Commercial Farmers' Union of Zimbabwe

Commercial Farmers' Union of Zimbabwe

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Rains leave trail of destruction

Rains leave trail of destruction

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The good news is that the rains, and the consequent flooding, are set to subside.

Jonathan Chifuna, the Zimbabwe Meteorological Department’s principal metrological officer, said yesterday that although the rains were set to continue, they were expected to subside in intensity.

“The condition that caused heavy rains in the country in the past week has moved slightly out of Zimbabwe, to be quasi-stationary just outside the borders of Zimbabwe on the border of Mozambique and Zambia.

“This should keep feeding moisture to the extreme northern parts of

Zimbabwe in Mashonaland provinces and thereby maintaining the wet spell in Mashonaland Central province.

“However, the rainfall amounts expected out of this system over

Zimbabwe should not be very high as compared to what happened last week,” Chifuna said.

He said some parts of the country, especially Manicaland and Masvingo, would face light rains because of a high pressure system which was expected to cause occasional cloudy conditions.

“By Thursday the 8th (of January), the high pressure system should strengthen and cause mostly cloudy and rather windy conditions with light rain and drizzle across the whole country,” he said.

Chifuna also warned against drinking water from unprotected water sources, saying thus raised the risk of waterborne diseases.

“In the next few days there will be many pools of stagnant water, creating conditions conducive for malaria producing mosquitoes to breed,” he warned. “Accordingly, the health authorities should take the necessary steps, including warnings.”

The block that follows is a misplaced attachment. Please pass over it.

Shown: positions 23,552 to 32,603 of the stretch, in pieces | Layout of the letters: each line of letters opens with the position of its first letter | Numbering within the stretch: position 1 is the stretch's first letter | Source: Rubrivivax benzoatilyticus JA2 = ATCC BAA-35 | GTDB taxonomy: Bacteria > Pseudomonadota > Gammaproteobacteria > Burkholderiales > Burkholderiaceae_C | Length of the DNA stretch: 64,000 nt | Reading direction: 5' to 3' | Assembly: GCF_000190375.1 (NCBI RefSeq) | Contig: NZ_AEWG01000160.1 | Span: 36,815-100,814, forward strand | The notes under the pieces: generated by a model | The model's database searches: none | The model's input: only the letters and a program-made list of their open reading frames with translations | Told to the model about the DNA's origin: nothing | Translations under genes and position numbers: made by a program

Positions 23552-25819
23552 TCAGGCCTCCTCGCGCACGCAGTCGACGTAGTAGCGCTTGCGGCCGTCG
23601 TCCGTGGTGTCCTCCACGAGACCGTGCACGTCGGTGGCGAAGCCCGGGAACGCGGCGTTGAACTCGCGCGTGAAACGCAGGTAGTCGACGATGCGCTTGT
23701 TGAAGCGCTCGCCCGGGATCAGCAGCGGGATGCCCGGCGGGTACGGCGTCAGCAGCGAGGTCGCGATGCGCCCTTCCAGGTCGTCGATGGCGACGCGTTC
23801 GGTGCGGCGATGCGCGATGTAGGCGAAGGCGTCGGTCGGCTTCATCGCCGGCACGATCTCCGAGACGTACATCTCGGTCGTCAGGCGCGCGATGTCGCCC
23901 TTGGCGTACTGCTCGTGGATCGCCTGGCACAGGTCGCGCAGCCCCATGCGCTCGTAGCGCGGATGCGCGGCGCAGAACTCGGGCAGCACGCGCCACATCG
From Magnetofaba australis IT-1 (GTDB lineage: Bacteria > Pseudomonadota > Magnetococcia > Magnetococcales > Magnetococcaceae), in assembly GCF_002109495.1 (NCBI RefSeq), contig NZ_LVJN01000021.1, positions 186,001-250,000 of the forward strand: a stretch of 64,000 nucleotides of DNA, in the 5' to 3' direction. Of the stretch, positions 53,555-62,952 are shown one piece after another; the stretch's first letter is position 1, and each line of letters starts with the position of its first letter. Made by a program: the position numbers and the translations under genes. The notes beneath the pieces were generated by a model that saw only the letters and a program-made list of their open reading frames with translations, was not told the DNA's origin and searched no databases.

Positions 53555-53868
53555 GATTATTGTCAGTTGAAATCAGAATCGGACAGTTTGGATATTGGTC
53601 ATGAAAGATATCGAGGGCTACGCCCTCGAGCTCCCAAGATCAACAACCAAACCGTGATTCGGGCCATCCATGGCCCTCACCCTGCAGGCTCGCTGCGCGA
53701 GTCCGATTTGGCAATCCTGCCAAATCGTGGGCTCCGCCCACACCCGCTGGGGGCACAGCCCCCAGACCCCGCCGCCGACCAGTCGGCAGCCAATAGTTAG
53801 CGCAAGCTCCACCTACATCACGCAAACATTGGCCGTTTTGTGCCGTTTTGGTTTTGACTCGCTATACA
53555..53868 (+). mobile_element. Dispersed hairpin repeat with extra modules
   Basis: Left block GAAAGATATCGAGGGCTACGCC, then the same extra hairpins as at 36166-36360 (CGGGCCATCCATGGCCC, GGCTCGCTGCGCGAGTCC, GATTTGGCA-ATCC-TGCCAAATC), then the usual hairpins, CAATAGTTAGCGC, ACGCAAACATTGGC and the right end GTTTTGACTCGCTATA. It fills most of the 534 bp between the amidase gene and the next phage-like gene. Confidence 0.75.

He said the second half of the rainfall season would commence from the middle of January.

The heavy rains of the past week have claimed lives and caused mayhem,ripping apart resettlement areas and leaving a trail of destruction.

Massive evacuation by relief agencies have ensured that the death toll was restricted to 11, although several more deaths may have remained unreported.

The heavy rains have especially flooded low-lying areas and cut off road, rail, power and telecommunication lines.

In the capital, Harare, Hopley Farm and Epworth were badly affected, with high-tension electricity wires hanging about everywhere.

Fortunately for local residents, there had been no power since last week.

Dozens of mud and pole homes were destroyed at Hopley Farm by the floods that killed a six-year-old boy in his sleep.

Munyaradzi Pondwa told the Daily News that his brother’s son had died when the house he was sleeping in together with his father, mother, as well as his siblings, were flooded on Saturday.

“He died around three o’clock in the morning when they were fast asleep.

“The parents realised he had died when they noticed his brains splashed on the floor after being hit by a television set and a room divider that fell as the roof collapsed,” a devastated Pondwa said.